13. Still trying to decide between Singapore primary mathematics and bju math for grade 1 for next year. We did Singapore this year for K and ds did great. I would love to do it for first, but I have 2 things holding me back and making me want something more traditional. 1. I worry I will struggle teaching the Singapore methods I'm not familiar with 2. I worry if/when he attends public school someday, he will be told the Singapore way is not right and he'll have to relearn the traditional way What are your thoughts on these things? Also, if I do attempt Singapore for first what happens if I don't love it and want to try something new for next year? Do you think a transition from Singapore to bju would be an easy one? Also, it seems there may only be a few "new weird math" instances for first grade, so assuming I just HATE the new method, could I just teach the traditional way I know and then move to a traditional math for next year? I know I can do anything I want, but you know what I'm saying. I'm asking would this be a good idea or not. I'd love to stick to one thing all the way through to avoid as many gaps as possible. I just like the look of primary mathematics better than bju. BJU just looks super busy and unnecessary to me. Primary Mathematics looks more to the point and I think ds and I would be fine with that.
  14. THIS ADVERT HAS EXPIRED!

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    For sale from smoke and pet free home. Story of the World Test Books 3 and 4 $10ppd each Rod and Staff Following the Plan Teachers Manuel and Student Book $30ppd Rod and Staff Spelling by Sound and Structure Grade 2 Teachers Manuel $5ppd Mcruffy Color Math Kindergarten Teachers Manuel and Resources $25ppd Singapore Math Standards 4B $5ppd each 1A and 1B HIG and Textbooks $30ppd 2B HIG $8ppd 3A HIG $8ppd Shirley English Level 1 $10ppd Saxon Math 3 $15ppd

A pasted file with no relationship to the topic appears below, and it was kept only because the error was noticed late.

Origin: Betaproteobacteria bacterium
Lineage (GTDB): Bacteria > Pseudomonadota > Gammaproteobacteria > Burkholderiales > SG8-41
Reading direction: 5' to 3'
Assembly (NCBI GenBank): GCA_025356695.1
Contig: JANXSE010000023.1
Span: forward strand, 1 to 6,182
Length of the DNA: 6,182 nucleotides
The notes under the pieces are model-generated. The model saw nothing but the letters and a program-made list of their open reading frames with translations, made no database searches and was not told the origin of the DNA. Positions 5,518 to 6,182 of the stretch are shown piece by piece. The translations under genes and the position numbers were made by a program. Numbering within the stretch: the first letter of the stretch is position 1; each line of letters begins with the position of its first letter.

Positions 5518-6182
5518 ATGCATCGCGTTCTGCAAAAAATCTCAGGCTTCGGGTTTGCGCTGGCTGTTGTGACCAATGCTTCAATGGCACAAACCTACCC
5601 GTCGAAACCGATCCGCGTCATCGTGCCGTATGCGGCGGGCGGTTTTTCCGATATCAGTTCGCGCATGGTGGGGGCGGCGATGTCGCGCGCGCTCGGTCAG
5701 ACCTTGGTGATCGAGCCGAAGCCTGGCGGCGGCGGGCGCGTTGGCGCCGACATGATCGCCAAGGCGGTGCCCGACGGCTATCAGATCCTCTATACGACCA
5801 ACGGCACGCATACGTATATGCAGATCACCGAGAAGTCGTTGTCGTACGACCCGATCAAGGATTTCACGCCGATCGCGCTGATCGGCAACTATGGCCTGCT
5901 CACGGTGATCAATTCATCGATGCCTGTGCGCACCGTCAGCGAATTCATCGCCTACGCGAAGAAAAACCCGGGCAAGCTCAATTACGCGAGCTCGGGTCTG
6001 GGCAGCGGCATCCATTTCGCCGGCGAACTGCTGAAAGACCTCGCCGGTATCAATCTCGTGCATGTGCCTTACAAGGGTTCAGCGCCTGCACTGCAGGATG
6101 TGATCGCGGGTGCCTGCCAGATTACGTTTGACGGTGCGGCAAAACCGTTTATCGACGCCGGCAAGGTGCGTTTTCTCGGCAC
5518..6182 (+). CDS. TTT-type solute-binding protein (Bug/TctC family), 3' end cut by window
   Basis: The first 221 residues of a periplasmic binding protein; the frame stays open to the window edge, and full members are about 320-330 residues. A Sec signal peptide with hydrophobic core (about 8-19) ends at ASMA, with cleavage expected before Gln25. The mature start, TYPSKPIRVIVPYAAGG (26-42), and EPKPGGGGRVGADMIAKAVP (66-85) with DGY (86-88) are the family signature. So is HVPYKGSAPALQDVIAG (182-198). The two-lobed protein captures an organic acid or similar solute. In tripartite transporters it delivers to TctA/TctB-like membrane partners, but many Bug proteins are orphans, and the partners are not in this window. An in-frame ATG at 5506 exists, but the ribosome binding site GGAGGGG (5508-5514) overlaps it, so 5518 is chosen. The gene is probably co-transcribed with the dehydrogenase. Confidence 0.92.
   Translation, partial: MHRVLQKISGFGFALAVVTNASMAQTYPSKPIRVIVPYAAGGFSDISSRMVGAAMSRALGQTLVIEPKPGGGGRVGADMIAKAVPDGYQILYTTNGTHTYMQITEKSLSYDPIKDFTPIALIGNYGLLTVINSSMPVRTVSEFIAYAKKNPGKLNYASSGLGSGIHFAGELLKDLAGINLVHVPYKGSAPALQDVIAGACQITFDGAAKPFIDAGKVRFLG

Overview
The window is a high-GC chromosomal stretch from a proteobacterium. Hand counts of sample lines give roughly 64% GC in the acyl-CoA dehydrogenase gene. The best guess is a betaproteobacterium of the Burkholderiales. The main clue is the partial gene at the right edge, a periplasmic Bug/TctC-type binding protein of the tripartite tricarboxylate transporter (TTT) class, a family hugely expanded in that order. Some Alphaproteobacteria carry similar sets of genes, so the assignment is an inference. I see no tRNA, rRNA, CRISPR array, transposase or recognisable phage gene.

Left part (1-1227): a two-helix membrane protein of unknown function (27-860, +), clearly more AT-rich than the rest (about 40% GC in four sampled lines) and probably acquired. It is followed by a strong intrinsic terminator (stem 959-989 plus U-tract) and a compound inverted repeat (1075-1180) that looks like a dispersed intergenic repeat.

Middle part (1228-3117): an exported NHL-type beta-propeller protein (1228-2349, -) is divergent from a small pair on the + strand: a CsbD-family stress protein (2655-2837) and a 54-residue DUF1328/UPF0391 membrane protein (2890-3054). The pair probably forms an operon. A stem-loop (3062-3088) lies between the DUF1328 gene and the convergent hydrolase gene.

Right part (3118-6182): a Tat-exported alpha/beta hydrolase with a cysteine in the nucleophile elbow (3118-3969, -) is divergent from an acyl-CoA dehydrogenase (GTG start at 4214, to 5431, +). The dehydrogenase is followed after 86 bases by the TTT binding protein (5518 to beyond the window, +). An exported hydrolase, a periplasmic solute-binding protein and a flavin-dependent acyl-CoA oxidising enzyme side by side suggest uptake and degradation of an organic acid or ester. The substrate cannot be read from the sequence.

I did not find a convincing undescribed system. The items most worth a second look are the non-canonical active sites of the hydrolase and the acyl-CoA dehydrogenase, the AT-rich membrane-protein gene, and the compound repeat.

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  15. Just throwing it out there that Singapore's DImensions math series is visually pretty appealing. 6 to 8 cover pre-algebra through algebra. So you could do a placement and she where she lands. Singapore Math Live is adding DM 7 & 8 to their offerings so there are lectures and solution recordings. https://www.singaporemath.com/Dimensions_Math_s/339.htm https://www.singaporemathlive.com/dimensions-math.html
  16. Have you heard of such a thing? My friend went to a local homeschool store to buy Singapore math and was told they don't carry it. She was fuzzy on the explanation, but came away with the impression it was for personal moral reasons of the owner of the shop. I hadn't heard of this, so I came here to find out if this was in any way a widespread problem. As in, if she goes to a different store, will she likely run into the same thing? (Bible belt here, if that matters)
  17. My dd will be going to public school again next year and they will be doing Singapore math. I will be working with her over the summer to beef up the math skills she failed to learn during school, but I really want her to get some mental math strategies down. This is a child who cannot add 10 to a number without writing it down. She does have trouble with questions like this also - "4+____=12. She does know her math facts for the most part. I have looked at the Singapore mental math series, but what level? Also, are there other workbooks out there that could help?